“If making money is not your first priority, what is then?”

WEDNESDAY, 4 FEBRUARY 2015

Imagine someone asks you to make a rather significant monetary contribution to a cause, and you answer, “I can’t really help you. I don’t make much money. It’s not what I do.”

“What do you mean making money is not what you do?” the person asks. “Everyone needs money!”

Not one to let a chance go by to point out a misconception, you confirm that of course most people need money, but that not everyone needs to make money. As examples you point to monks and nuns, the children of rich people, people who have inherited a lot of money, criminals who have stolen enough, and so on.

You explain that you do have a part-time job, but that you make just enough money to pay rent, buy food, pay the bills, and do something fun every now and then. Any extra money is saved so that you can afford to visit your family every year or two.

After going back and forth it might emerge that you do in fact try to make more money.

“Yes,” you admit. “That is so.”

You explain that you are not stupid. You are aware of the benefits of having more money than what you need to buy necessities and pay for necessary things. “So I try to make a little more money, but again, it’s not my first priority.”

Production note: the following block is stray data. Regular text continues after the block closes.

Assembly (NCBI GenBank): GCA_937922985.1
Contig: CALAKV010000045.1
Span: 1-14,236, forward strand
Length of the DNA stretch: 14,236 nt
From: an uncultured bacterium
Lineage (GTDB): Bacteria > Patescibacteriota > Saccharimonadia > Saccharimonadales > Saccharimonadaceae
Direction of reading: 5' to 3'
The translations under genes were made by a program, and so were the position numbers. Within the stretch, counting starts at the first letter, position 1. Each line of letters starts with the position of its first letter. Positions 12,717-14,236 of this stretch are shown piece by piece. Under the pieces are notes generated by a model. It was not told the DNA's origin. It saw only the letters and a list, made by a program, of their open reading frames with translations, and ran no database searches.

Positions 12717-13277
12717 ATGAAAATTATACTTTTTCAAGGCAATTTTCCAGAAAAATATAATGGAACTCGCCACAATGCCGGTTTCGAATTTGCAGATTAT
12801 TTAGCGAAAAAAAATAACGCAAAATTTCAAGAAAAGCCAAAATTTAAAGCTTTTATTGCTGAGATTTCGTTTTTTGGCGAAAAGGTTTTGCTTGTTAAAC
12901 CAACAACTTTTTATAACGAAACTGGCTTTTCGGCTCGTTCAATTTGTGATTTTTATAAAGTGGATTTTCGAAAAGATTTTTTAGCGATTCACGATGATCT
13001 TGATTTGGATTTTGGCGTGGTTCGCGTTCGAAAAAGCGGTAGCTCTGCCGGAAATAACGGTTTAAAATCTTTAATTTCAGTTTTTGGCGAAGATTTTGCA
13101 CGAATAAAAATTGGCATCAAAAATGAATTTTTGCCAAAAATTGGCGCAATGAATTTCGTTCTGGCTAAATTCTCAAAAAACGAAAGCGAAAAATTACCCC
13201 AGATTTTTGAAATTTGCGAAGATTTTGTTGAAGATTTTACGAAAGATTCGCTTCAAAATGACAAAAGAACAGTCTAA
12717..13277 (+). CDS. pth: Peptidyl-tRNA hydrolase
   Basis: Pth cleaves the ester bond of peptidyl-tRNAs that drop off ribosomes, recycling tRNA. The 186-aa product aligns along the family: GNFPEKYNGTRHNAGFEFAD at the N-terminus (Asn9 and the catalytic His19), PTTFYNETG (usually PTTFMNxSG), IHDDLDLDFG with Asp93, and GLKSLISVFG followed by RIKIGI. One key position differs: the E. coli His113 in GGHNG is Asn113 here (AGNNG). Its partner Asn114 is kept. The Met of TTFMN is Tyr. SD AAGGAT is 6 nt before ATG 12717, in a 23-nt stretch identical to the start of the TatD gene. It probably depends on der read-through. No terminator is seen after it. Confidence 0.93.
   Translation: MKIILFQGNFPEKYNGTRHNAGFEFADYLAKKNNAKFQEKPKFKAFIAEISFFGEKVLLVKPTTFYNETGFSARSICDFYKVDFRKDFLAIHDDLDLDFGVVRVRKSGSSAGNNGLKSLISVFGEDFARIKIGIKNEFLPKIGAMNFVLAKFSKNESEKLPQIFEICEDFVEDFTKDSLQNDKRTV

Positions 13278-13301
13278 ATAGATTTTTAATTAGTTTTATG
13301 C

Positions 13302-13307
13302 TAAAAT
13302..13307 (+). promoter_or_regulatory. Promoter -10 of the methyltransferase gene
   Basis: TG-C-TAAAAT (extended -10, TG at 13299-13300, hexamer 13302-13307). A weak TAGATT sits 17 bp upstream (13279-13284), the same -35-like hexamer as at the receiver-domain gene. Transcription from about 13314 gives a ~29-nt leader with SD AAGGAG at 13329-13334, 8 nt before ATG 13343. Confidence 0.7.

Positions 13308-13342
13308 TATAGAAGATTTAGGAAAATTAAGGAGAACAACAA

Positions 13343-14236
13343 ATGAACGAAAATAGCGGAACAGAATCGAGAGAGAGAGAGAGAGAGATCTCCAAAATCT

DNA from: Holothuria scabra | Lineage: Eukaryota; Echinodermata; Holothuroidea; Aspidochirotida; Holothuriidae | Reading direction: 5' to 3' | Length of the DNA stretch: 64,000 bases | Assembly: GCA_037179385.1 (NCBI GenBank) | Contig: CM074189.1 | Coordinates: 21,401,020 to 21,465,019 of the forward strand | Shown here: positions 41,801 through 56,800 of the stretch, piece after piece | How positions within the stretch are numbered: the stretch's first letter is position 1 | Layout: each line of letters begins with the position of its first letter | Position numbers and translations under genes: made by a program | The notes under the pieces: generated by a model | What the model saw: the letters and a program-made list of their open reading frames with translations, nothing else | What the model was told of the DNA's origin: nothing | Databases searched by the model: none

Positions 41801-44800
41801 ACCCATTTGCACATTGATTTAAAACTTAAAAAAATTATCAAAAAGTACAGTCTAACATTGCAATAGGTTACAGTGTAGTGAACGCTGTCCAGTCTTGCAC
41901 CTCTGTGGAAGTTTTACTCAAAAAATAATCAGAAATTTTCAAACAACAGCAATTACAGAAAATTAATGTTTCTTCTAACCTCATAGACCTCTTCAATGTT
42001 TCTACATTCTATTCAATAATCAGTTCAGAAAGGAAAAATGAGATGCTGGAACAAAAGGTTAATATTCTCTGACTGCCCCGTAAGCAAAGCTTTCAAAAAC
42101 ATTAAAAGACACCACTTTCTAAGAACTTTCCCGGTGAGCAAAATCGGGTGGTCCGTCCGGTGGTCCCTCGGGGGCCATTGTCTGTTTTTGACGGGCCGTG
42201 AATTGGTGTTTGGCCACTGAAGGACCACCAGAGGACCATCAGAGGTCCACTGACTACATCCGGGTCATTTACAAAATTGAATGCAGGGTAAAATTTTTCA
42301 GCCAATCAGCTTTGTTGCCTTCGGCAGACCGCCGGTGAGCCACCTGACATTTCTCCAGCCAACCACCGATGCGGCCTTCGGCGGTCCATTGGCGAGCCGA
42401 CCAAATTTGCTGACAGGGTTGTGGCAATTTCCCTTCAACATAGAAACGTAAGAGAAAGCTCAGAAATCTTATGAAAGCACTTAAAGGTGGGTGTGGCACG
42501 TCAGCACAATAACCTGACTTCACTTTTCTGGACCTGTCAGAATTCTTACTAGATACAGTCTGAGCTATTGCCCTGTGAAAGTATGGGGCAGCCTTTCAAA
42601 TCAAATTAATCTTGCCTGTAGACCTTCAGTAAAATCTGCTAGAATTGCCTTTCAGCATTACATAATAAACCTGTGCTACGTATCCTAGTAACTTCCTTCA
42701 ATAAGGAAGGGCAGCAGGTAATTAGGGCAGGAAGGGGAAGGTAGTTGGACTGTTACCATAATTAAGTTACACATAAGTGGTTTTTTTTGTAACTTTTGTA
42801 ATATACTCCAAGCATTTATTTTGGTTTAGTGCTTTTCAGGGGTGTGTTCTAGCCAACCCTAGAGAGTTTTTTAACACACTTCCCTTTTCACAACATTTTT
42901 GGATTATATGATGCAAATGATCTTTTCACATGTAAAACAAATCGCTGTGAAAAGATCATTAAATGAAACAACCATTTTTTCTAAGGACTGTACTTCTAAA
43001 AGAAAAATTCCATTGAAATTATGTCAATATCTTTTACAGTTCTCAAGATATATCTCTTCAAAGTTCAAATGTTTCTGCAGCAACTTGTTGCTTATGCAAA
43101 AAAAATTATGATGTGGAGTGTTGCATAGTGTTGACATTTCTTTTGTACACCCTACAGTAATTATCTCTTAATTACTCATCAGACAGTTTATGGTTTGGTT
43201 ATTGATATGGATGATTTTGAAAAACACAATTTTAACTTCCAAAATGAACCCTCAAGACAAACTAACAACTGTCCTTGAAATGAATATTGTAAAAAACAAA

“You don’t have children, do you?” the other person asks.

“No,” you reply. “For that I will indeed need a lot more money.”

“If making money is not your first priority, then what is?” the other person asks, by now visibly irritated.

“Like every other human being on this planet,” you start after striking an appropriate pose, “including the man or woman who lovingly raises a family, the man or woman who worships a god in great sincerity, and the man or woman who consumes large quantities of drugs or alcohol my first priority is to try and make my own life worth living. I have discovered that there are things that cost relatively little money that actually make me feel like my life is worth living, much more than was the case when I was merely trying to make as much money as possible and not much else.

“If by who I am and what I do I end up contributing to other people also being more convinced that their lives are worth living,” you add after a brief pause, “that is also good.

“But,” you say, circling back to the start of the conversation, “unfortunately I simply do not make enough money at the current moment to contribute much to this very noble cause.”

Would that be good enough for your interlocutor?

That will be the day.

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